resolve to only a single IP address, and the IP address used to download a video message is the same address where the original video
message is uploaded to.

3.1.2 WeChat
When the WeChat mobile app is activated, it establishes
two TCP connections with short.weixin.qq.com and
long.weixin.qq.com. The short connection is used for
transmitting periodic heart beat messages and client-side statistics
to the WeChat server. Separate TCP connections are established
for each of these status messages. The long connection, however, is always kept open. The mobile app uses this long connection to send both text messages and multimedia messages to the
WeChat server. Note that this behavior is different from WhatsApp,
where text messages and multimedia messages are sent to different
servers.
When the message is successfully uploaded, the WeChat server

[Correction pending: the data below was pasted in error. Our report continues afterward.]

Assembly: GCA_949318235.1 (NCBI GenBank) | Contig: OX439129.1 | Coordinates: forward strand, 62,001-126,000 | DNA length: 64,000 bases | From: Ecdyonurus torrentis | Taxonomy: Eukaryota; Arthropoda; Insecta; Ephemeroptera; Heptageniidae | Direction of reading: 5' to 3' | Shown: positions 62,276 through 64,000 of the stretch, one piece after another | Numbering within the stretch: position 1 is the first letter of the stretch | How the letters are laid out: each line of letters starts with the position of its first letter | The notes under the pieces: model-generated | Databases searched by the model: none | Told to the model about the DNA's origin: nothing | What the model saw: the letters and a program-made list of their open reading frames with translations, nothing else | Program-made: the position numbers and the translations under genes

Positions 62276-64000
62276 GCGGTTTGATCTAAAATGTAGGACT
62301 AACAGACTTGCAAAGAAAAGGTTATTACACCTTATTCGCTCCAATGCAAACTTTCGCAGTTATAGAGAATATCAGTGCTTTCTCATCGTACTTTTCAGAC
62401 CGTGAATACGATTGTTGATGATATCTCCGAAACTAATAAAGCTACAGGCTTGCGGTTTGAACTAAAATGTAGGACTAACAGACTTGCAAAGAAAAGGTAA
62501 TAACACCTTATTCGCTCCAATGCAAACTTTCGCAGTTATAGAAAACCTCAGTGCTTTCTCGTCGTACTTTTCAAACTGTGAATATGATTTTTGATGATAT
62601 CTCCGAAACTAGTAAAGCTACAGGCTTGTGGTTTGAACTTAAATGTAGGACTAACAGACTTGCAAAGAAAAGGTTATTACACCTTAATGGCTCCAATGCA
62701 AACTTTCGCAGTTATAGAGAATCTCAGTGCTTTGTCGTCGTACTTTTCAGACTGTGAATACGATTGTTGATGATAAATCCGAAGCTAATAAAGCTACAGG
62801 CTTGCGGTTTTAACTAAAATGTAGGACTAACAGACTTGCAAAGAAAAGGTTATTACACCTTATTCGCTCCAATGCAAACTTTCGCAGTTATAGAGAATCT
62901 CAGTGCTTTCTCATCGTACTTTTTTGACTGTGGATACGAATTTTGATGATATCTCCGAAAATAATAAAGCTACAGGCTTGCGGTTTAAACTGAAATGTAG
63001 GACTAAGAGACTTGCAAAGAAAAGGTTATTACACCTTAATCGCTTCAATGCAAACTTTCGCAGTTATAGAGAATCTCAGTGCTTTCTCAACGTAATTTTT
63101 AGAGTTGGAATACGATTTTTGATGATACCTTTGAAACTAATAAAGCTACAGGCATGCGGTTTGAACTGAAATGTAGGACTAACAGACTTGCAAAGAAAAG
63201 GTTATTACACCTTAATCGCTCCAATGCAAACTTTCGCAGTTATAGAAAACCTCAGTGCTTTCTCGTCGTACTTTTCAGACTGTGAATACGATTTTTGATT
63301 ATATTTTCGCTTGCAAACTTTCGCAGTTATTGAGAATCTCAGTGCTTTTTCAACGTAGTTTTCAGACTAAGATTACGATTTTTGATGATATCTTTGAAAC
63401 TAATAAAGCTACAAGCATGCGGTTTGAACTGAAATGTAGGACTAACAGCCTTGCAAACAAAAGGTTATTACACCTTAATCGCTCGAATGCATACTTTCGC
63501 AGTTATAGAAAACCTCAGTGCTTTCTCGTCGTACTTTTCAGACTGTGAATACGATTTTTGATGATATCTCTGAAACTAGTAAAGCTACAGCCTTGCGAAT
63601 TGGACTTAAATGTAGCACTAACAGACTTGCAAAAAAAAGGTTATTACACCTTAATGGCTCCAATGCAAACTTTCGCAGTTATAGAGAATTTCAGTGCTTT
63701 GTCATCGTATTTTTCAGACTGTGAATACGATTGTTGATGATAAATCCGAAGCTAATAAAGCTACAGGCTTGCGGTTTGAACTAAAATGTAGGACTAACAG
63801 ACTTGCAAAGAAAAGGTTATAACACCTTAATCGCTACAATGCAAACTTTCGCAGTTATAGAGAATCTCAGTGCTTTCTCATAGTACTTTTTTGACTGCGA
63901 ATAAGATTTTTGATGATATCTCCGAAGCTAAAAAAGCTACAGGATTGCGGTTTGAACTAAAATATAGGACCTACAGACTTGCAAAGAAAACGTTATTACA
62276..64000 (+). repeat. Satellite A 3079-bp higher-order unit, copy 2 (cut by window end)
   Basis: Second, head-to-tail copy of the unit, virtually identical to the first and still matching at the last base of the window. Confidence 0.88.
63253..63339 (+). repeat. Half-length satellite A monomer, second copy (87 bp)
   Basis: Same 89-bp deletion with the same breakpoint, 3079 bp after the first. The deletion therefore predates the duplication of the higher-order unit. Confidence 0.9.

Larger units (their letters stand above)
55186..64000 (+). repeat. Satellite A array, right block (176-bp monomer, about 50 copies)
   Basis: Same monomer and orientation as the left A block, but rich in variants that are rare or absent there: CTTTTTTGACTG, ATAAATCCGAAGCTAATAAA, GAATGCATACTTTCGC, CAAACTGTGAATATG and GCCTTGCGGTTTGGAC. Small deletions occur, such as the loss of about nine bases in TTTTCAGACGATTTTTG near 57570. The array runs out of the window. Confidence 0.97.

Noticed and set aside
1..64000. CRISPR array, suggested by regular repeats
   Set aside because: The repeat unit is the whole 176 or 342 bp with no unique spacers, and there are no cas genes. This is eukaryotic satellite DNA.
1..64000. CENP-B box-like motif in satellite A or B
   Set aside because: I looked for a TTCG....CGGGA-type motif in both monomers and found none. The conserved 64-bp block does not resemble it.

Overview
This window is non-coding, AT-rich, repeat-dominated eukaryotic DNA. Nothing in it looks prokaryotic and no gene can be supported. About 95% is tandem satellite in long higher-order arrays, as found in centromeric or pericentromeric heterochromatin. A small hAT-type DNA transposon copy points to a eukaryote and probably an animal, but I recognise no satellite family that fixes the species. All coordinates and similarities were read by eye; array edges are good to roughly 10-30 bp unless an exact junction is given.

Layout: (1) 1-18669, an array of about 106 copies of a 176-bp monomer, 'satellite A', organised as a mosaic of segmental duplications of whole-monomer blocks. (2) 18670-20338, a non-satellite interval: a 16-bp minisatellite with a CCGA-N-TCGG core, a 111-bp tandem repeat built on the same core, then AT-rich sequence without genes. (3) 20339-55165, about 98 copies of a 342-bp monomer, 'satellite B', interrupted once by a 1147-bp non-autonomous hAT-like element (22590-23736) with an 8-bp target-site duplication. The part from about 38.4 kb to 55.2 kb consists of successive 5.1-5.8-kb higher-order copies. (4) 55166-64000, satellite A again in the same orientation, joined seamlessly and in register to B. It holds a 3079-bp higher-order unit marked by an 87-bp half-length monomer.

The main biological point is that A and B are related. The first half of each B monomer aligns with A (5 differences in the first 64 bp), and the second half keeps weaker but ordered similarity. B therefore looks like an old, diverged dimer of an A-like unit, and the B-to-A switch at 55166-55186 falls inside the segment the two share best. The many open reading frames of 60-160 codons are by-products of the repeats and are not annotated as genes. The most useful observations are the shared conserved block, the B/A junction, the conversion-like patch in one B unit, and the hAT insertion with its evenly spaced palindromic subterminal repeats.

pushes a notification to all recipients. The recipient uses its long
connection to download the text or the multimedia message.

3.2

Server Locations

We first identify the physical locations of the servers that our


testing clients in Fairfax, VA, USA and Beijing, China connect to
during the experiments using IP Locator [3]. This step ensures that
we take into account the server location. Because video messages
are often much larger than text messages, proximity to a messaging
server can have a significant impact on uploading and downloading
speeds.
Table 2 shows that WhatsApp users from China and the USA are
directed to servers at the same location in Dallas, TX, USA. Similarly, WeChat users are all directed to servers at the same location
in Shanghai, China. This indicates neither of these services is location aware because neither places servers at edge locations that are

photo, voice, &


video messages

mms.whatsapp.net

4S

short.weixin.qq.com

text, photo, voice,


& video messages

long.weixin.qq.com

photo, voice, &


video messages

mms***.whatsapp.net

Time (sec)

statistics, heart beat


messages

text messages

text, photo, voice,


& video messages

3GS

Galaxy

Nexus

(a) WhatsApp
450
360
270
180
90
0 4S

Time (sec)

text messages

c.whatsapp.net

35
28
21
14
7
0

3GS

Galaxy

Nexus

(b) WeChat
Figure 1: Connections made by WhatsApp (Left) and WeChat (Right) Clients

Table 4: Average Uploading Time Comparison

WhatsApp

Upload Traffic (KBytes)

WeChat

Sender
Location
USA
China
USA
China

File Size
(Bytes)
6,502,199
6,264,878